Which of these stories is more newsworthy –
1. Tiger Woods had an extramarital affair?
2. Michele Bachmann warns that “We will be economic slaves to this federal government,” and urges people to fight health care reform by calling Congress “every day, when you wake up in the morning and comb your hair and take your vitamins”?
3. A teacher in St. Paul asks for help for students who trudge through snow in subzero temperatures with bare feet inside their sneakers?
If you voted for Tiger Woods, you are in good company – the media was all over this celebrity gossip story, though it’s hard to see how it qualifies as news.
If you voted for Michele Bachmann – well, politicians are news, though this story is one more rerun of the same old rhetoric.
The kids with no socks? This may be an important story, but it’s just not as sexy as Tiger Woods or Michele Bachmann.
Ditto for several other important stories that we’ve run recently:
- a Citizen’s League report about Minnesota’s water pollution problem
- more senior citizens need Minnesota food shelves
- the Animal Enterprise Terrorism Act and a U of M grad student
- Bhutanese and Karen refugees arriving in Minnesota
These stories are important news, with implications for our community and future. Each of them has more real news value that Tiger Woods or Michele Bachmann, and none of them is as likely to draw readers.
Like other media, we publish a lot of stories about Michele Bachmann, because people like to read about her. Stories about Michele Bachmann drive traffic to websites, boost Nielsen ratings for broadcast news, and sell newspapers for the print media.
But attracting readers is only part of the news equation. Every news medium makes some kind of decision about how to use its resources and what kinds of news to report.
- The Forum, a citizen journalism website, was founded because no other media was covering their four-town area of New Hampshire. Sports news turns out to be big news for The Forum. School sports stories and photos are contributed by parents, coaches and students.
- The New Haven Independent, another new media website, reports that their crime log is the most-read part of the site.
Both The Forum and the New Haven Independent try to cover the “hard news” that affects their communities. The Forum founder Maureen Mann talks about the importance of covering local government and school board meetings. She says, “People are finally coming to understand that if they want to read the news, they have to report the news.” Melissa Bailey of the New Haven Independent said they look for foundation grants to support reporting on specific topics, such as health care.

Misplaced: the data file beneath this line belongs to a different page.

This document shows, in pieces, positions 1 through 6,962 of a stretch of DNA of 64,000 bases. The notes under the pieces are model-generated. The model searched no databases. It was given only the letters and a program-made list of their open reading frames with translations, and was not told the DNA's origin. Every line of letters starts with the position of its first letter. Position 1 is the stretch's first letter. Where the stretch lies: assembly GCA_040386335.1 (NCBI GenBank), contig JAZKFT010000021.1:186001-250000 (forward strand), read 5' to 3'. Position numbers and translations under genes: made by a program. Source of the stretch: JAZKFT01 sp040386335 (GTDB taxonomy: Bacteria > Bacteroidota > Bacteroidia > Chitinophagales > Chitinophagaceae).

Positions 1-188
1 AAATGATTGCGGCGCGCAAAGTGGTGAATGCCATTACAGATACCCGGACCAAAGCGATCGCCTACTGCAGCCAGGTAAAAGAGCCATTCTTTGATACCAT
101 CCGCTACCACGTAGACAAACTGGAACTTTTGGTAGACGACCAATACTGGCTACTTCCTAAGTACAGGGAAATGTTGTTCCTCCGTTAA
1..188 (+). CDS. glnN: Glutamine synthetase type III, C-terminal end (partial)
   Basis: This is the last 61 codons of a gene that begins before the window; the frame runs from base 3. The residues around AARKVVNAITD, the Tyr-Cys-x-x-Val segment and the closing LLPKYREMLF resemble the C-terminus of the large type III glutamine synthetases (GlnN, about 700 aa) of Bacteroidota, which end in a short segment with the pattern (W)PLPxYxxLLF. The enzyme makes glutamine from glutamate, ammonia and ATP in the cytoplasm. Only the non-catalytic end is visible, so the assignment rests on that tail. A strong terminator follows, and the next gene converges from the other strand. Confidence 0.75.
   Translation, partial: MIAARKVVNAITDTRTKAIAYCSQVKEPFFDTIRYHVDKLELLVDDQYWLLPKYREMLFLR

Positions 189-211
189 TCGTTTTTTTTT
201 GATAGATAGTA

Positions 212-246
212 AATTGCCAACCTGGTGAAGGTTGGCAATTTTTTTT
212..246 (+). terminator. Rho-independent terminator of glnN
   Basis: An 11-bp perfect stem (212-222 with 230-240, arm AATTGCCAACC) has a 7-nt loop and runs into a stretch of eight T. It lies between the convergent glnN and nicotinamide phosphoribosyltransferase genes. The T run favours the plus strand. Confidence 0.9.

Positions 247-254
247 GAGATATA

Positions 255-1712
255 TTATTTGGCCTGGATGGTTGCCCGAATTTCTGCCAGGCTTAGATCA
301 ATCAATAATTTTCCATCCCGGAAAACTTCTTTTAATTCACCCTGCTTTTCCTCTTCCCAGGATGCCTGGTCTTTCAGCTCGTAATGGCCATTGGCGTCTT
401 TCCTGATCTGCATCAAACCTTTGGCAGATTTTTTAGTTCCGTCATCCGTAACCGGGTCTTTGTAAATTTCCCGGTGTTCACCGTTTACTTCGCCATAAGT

Here at the TC Daily Planet, we try to put together each day’s front page to include:
- original articles and stories from community media partners
- arts and culture as well as “hard news”
- news from both Minneapolis and St. Paul
- hyperlocal news and stories with local connections to national/international news
- blog posts from a variety of authors, on a variety of topics
Our priorities include reporting on education, health, environment, immigration and housing, as well as extensive coverage of arts and culture.
Like the folks at The Forum, we’d like more people to get involved in reporting the news from and about our communities. We’ve updated the website to make it easier – just sign in and click to write an article or a blog post. If you know of a news story, but can’t report it yourself, email firstname.lastname@example.org. If you want to write, but need an idea about story topics, check out our Assignment Desk, where we post story ideas.
Finally, back to the big picture question: What is news? And what should we be reporting? We are interested in hearing your thoughtful responses. Click on the comment section to tell us what you think.